And here's the drone pilot:


Tämä blogi löytyy myös suomeksi Relaasta. This blog is also available at the TGR site. Photos and videos (c) 2018 by Jari Arkko and Olli Arkko. All rights reserved. The song "Hollywood High" is by Silent Partner, and freely available from YouTube audio library.

Wednesday, April 4, 2018

Easter Bunny Walk



April 2nd and the Easter. I'm back from the US, and far too jet lagged, but managed to go out on a walk in Kauniainen. Walked around the lake, through the small nature reserve swamp, through the underground tunnels... and also saw an easter bunny :-)



Photos (c) 2018 by Jari Arkko. All rights reserved.

Monday, April 2, 2018

Pool at the Big Bear Frontier



When visiting the Big Bear Lake ski areas, I stayed one night in the village, and obviously had to try their pool. Even if there was no sauna...

The place, Big Bear Frontier, is a rustic (I'd say 2-3 star) and nice place, but with a great location. It is within a walking distance of the village shops and restaurants. The pool was quite warm and nice, and I was able to regain heat that I usually get from sauna visits.



Photos (c) 2018 by Jari Arkko. All rights reserved.

Service Industry


The service industry is about experiences rather than products. These guys have taken that to the heart, also in a refreshingly honest manner!

Photo (c) 2018 by Jari Arkko. All rights reserved.

Friday, March 30, 2018

LA Caving



Cave of Munits is a wonderful cave and a sacred site on Simi Hills in San Fernando Valley, half an hour from Los Angeles downtown.

I am on a business trip in Los Angeles, but busy even through the weekends. When I finally found some free afternoon time, I wanted to go see the few small caves, and quickly figured Cave of Munits would be a must see. To begin with, it is a nice hike in unspoiled nature. But, more importantly, the cave sits on a cliff and the views from inside the cave are amazing, as seen above.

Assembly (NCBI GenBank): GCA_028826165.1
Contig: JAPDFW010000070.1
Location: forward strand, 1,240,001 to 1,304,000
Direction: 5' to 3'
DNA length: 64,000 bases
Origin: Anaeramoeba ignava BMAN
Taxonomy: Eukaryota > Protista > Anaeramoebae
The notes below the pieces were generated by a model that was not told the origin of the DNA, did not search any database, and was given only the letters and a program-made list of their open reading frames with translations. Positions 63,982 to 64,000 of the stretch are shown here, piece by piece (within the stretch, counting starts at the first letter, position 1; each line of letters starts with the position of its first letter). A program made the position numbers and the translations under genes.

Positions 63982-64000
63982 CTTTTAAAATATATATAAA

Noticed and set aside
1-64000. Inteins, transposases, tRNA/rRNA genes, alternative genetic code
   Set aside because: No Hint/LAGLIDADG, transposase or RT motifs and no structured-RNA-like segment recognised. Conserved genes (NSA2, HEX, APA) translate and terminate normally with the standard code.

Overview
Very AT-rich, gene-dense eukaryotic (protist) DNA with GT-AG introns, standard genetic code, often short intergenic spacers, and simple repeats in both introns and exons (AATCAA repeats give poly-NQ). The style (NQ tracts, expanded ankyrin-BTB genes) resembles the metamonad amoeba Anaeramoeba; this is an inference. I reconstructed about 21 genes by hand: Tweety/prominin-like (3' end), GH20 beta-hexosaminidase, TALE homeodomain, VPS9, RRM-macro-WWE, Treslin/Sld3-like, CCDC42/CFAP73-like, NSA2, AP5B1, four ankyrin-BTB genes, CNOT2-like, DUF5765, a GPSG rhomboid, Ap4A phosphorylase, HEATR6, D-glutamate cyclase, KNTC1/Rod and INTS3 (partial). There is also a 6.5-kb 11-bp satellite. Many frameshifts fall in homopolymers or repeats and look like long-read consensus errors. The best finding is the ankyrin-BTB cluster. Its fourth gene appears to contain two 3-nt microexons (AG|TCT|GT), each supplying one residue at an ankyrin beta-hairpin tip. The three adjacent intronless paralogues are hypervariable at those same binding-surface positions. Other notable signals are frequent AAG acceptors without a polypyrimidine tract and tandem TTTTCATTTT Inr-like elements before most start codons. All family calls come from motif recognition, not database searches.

The cave was also an odd formation, kind of like a cathedral, and I don't actually know how it was formed. It is full of steep holes reaching towards the top, but then those holes simply stop. What formed them? Water? From where?

Entering the cave requires some easy climbing; getting down is a bit tricker perhaps. But I realised that one can also go through the cave to the top of the cliff, and then hike other paths back to the parking lot.

Apparently, there's another very interesting cave somewhere on the Simi Hills, the Burro Flats Painted Cave. It has cave paintings, and its location is kept secret.

Cave of Munits is in the El Escorpión park. It was only later that I learned it sports rattlesnakes, "requiring observant footfalls and handholds". Hmm...

I also managed to go see the original "Batcave" or Batman's cave, aka Bronson Caves in Griffith Park. These aren't actual caves, rather mines/quarries, but they've been featured in various movies and TV shows. And sure enough, as I hiked to the hills where the cave is, they were shooting another movie and I had to wait a bit for the shoot to end. I also got to meet some movie stars, who in this case were a bunch of six year olds. (The movie was a children's show on the Internet.)

Coordinates: Cave of Munits N 34.197171 W 118.669814, Bronson Caves N 34.121308 W 118.314253.

Video:


Pictures from Cave of Munits:





View from the top of the cave:


Here are the pictures from the Batcave:


Hollywood sign is visible right outside the cave entrance:





This blog is also available at the TGR site. Tämä blogi löytyy myös suomeksi Relaasta. Photos and videos (c) 2018 by Jari Arkko. All rights reserved. The song "Hollywood High" is by Silent Partner, and freely usable from the YouTube audio library.

Sunday, March 25, 2018

Unmarked bunker in Stubböle found!



Another guest blog article from Jarmo: He found a previously unmarked and unmapped bunker from Stubböle area.

When I visited Stubböle a week ago I noticed that farming fields were still covered with snow. This weekend I thought that it would be a good idea to combine skiing and bunker hunting. We had already found quite a few Soviet-occupation era bunkers at Stubböle and typically they were located just next to a farming field. My idea was to find a bunker that is not listed in any books or maps that we have seen so far.